International Theological Conference: Interfaith Dialogue. Australian Catholic University in Melbourne. 26 (Mon) – 29 (Thurs) May 2014
Paths to Dialogue in our age
In our age when day by day humanity is being drawn closer together, and the ties between different peoples are becoming stronger, the adherents of the world’s religions are examining what they have in common and what draws them to fellowship. through the praxis of interfaith dialogue some headway has already been made on this path to peace, understanding and collaboration.Within roman Catholicism, the second vatican Council, convened by Pope John XXIII, heightened the consciousness of the Church with regard to other religions. his successor, Pope Paul vi, had as his first encyclical the 1964 document Ecclesiam Suam (subtitled “paths of the church”) where dialogue was promoted as the new way of being Church. hence, the theme of the present conference, beginning with “paths to dialogue,” commemorates the fiftieth anniversary of the proclamation of this landmark document. the topic of dialogue was given further attention in the 1965 document Nostra Aetate (“in our age”) which counseled the Church to be in “dialogue and collaboration with the followers of other religions.”While celebrating the bold spirit of dialogue expressed in these two documents, we are conscious that much has changed in the world in the last half century, even within the sphere of inter-religious relations. With this in view, the Centre for inter- religious Dialogue at Australian Catholic university (ACU-CID) is hosting an international theological Conference to explore the advances and setbacks of the last five decades and to investigate new paths that can contribute to the wellbeing
of humanity and the entire cosmos in our age.
CENTRE FOR INTER-RELIGIOUS DIALOGUE AUSTRALIAN CATHOLIC UNIVERSITY
115 Victoria Parade, Fitzroy VIC 3065, Australia T: +61 (0)3 9953 3920
Prof Michael Barnes SJ, Professor of theology at heythrop College, london.
Ven. Robina Courtin, Australian ordained nun in the tibetan buddhist Gelugpa tradition.
Archbishop Michael Fitzgerald, Former president, Pontifical Council for inter-religious Dialogue.
Rev. Gerald O’Collins SJ, Professor emeritus, Pontifical Gregorian university (Rome).
Rev. John Pawlikowski OSM, Director of Catholic-Jewish studies, Catholic theological union, Chicago.
Archbishop Christopher Prowse, Chair, Australian bishops Commission for ecumenism and inter-religious relations.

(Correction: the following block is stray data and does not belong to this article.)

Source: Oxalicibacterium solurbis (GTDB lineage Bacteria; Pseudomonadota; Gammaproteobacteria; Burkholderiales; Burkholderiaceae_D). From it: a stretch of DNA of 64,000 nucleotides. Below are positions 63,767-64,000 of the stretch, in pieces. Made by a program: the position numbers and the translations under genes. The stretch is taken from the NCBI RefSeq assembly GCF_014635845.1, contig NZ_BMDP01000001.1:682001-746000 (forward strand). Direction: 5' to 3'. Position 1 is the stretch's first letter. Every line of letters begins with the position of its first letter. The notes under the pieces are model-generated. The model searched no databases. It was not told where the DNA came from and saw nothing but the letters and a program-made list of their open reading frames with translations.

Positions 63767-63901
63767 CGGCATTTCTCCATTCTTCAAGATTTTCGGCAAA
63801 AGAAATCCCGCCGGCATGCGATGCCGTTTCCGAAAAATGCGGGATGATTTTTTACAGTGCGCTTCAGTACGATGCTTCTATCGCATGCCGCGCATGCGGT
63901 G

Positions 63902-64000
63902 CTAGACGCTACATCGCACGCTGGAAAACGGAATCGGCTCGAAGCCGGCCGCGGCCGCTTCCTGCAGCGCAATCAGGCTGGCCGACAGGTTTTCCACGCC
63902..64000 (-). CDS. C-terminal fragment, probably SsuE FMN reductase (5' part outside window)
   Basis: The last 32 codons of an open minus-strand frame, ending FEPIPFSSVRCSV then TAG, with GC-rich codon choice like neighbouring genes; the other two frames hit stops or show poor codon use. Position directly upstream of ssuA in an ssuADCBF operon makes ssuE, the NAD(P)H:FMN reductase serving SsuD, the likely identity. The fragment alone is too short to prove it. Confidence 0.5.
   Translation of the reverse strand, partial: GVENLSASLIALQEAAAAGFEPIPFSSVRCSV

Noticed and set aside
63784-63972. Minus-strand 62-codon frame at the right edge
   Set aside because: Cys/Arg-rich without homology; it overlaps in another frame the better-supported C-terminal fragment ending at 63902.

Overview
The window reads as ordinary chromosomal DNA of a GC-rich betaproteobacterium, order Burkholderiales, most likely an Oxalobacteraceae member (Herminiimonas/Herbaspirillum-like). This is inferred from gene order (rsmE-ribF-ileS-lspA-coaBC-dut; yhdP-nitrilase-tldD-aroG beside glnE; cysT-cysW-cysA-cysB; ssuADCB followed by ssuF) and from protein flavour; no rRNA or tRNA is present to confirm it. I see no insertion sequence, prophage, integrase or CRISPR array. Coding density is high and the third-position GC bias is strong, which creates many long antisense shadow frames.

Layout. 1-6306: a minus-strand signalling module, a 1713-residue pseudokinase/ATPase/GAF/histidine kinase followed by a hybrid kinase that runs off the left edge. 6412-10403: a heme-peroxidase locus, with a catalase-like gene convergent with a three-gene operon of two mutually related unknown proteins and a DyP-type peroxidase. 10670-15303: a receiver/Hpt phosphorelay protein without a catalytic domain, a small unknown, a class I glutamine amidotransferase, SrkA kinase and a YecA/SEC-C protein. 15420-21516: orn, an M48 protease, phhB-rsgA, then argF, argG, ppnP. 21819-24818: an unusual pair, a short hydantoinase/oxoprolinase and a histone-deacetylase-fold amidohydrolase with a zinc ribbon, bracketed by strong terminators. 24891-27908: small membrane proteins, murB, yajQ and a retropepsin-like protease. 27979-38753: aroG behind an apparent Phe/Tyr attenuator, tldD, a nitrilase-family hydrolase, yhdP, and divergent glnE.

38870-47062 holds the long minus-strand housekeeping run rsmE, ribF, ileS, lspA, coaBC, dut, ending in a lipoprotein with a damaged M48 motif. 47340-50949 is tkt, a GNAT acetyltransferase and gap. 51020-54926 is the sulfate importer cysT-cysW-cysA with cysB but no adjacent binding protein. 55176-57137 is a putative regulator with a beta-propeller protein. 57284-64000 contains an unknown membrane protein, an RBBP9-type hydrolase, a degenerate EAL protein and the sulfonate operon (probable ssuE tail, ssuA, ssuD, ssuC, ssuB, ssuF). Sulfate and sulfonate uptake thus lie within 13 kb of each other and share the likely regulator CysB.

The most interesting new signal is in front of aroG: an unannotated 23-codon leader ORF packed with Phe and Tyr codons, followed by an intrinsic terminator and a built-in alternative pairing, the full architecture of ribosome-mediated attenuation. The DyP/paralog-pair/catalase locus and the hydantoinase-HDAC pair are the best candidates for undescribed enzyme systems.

Dr. Zeki saritoprak, Director, said nursi Chair in islamic studies at John Carroll university, Ohio.
Dr. Deborah Weissman, President, international Council of Christians and Jews; based in Jerusalem.
Speakers from Aboriginal & Torres Strait Islander Communities.
About 50 other scholars will be presenting papers in concurrent sessions on the following themes: Christian Approaches to World religions; Christian and Islamic Mysticism; Dialogue and truth Claims; Sacredness and transcendence; Dialogue at the Margins; Jewish- Christian Dialogue; Interfaith Marriages; Bible-Qur’an Dialogue; Tradition and Morality; Morality in buddhism and hinduism; Spiritual Perfection in Christianity and buddhism; Qur’anic Methodology and Comparative religion; East-West idealism; Dialogue and Prophetic Peacebuilding; Prophet Muhammad and Conflict resolution; Death and rebirth in Christianity and buddhism; Raimon Panikkar’s theory and Praxis of Dialogue; Theology of Dialogue in Nigeria; Dialogue and Meditative Disciplines; Religious influence on Psychology; The Gülen Hizmet Movement; The Palestinian-Israeli Conflict; Ethics of hospitality; Harmony of Faiths; Diversity and Peace; Religious and secular Fundamentalisms; Dialogue and Postmodernism; Dialogue in Postcolonial Pluri-religious Asia; Dialogue in the Arab World; Muslims in Europe.
We are expecting paper presenters to come from about 20 countries including those in Europe and North America, as well as countries such as Nigeria, Oman, Turkey, Pakistan, India, Bangladesh, Malaysia, Indonesia, S. Korea, Hong Kong, Philippines, Thailand and New Zealand.
We invite you to consider participating in this conference as an active member of the audience. the opening Ceremony (which includes an indigenous Australian smoking Ceremony) and the first Plenary session (on Vatican II and Christian-Muslim Dialogue) are free. These public events are on Monday 26 May from 4:00 – 7:00 pm. registration by email to email@example.com is essential. Please refer to the website http://www.acu.edu.au/ interfaithconference for the complete schedule.
Teachers, community organisers and other professionals wishing to participate in this conference as a Professional Development opportunity should register for the conference in full. upon completion of some basic requirements they will receive a certificate of participation. inquire from firstname.lastname@example.org
online registration can be done through the www. acu.edu.au/interfaithconference website. Fee includes conference materials, access to all sessions, tea-breaks & receptions.
AuD$ 240 – regular registration
AuD$ 120 – students, unwaged, Ais/ACu members
ACU-CID is hosting this conference in collaboration with the Australian Intercultural Society (AIS). ACU-CID is located within the Faculty of theology and Philosophy at Australian Catholic university. AIS was founded by a group of second-generation Muslim professionals from the Melbourne metropolitan area.
This conference is partly sponsored by The Ian Potter Foundation and the Victorian Multicultural Commission.
Dr. Edmund Chia (chair)
Mr. Fatih Erol Tuncer
Prof. Ismail Albayrak
Dr. John D’Arcy May
Rabbi Fred Morgan
Dr. Jonathan Tan
Prof. Anne Hunt (Executive Dean)